(Reuters) - AutoNation Inc (AN.N) Chief Executive Mike Jackson said a recovery in consumer demand for cars and trucks has begun as states emerge from coronavirus quarantine orders, and shares of the No. 1 U.S. auto retailing chain rose after the company outperformed expectations for a tough first quarter.
“The automotive recovery at retail is under way,” Jackson said in an interview. Many customers say they are buying vehicles out of concerns for the safety of traveling by mass transit and planes, Jackson said.
“The next vacation, they’re driving,” he said.
AutoNation said it earned 91 cents per share on adjusted basis, before $3.49 a share non-cash impairment charge. Revenue fell 6% to $4.7 billion. Analysts on average had expected quarterly earnings of 66 cents per share on revenue $4.57 billion, according to IBES data from Refinitiv.
AutoNation shares rose 5.7% in early trading Monday.
Auto dealers were hit hard during the first quarter by the virus outbreak, with some states temporarily barring new vehicle sales. Sales have plummeted amid the lockdowns aimed at curbing the virus spread.
AutoNation said new vehicle sales were down 10.7% at 56,739 vehicles during the first quarter, while used vehicle volumes declined 8.2% to 56,149 units.
However, Jackson said business is recovering as more states have eased stay-at-home orders. As of May 8, states that accounted for 50% of AutoNation’s revenue remained under stay-at-home orders, down from 95% at the beginning of April. Same-store sales for new and used vehicles were down 20% during the last ten days of April, compared to a 50% drop during the first ten days of the month.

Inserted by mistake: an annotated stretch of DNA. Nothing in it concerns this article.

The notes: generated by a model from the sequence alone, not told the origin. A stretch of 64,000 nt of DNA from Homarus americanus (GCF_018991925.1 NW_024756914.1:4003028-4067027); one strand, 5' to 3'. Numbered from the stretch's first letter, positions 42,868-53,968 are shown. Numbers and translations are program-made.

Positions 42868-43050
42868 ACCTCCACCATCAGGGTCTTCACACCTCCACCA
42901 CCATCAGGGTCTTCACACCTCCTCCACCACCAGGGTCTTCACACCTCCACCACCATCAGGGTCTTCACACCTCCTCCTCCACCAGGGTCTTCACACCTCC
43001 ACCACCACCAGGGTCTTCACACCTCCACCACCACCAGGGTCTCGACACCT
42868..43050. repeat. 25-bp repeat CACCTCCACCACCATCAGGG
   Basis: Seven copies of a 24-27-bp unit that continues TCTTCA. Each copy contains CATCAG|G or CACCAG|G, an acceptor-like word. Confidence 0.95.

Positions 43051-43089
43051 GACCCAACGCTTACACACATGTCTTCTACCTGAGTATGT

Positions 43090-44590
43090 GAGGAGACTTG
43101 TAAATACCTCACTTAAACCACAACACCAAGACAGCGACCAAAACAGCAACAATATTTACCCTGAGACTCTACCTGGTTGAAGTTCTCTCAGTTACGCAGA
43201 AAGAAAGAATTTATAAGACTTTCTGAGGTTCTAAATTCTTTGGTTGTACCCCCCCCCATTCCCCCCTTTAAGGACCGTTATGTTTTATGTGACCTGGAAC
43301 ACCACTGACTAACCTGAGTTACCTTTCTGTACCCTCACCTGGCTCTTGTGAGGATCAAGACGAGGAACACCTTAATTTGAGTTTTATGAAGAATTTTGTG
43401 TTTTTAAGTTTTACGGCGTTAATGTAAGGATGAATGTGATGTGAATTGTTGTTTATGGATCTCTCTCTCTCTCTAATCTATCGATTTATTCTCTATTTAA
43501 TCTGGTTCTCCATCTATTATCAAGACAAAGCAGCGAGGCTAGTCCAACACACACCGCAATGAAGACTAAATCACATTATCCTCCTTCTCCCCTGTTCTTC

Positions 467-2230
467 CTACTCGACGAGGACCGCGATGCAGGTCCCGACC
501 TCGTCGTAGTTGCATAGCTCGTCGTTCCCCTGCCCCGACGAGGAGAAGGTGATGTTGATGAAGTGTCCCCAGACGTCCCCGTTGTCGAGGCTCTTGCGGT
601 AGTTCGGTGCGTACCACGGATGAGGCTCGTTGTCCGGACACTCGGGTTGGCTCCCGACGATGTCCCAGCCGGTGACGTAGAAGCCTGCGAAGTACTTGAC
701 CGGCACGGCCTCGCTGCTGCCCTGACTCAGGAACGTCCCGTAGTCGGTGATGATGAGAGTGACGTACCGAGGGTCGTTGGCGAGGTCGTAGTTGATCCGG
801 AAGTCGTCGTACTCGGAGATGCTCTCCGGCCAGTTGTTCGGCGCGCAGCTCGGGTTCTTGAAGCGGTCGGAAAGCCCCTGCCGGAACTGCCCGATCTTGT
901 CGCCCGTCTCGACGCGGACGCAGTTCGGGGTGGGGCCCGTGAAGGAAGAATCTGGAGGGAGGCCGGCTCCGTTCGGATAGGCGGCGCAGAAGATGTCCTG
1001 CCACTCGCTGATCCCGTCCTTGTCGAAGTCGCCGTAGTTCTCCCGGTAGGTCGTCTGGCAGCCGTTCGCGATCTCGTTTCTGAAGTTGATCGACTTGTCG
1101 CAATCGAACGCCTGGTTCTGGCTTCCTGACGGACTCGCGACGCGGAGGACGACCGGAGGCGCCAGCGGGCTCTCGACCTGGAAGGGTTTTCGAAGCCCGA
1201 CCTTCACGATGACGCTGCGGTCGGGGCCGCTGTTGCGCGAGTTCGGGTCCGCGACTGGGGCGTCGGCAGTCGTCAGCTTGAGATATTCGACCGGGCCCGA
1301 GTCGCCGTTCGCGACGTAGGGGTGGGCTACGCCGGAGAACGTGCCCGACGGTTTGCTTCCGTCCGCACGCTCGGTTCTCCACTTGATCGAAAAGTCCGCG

About 45% of AutoNation’s sales are now taking place online, Jackson said.
To weather the sales slump, AutoNation had put nearly 30% of its workforce, or 7,000 employees, on unpaid leave, including temporary pay cuts for staff, curtailed advertising expenses and postponed over $50 million of expenditures through the second quarter of 2020.
Jackson said the company has added back about 1,000 workers as business has recovered. But with more customers shopping online, it is not clear whether the company will ultimately replace all the jobs eliminated, he said.
“We’re going to take a close look, step by step, as to how we rebuild the business,” he said.
Reporting by Rachit Vats and Ankit Ajmera in Bengaluru; Editing by Shounak Dasgupta and Nick Zieminski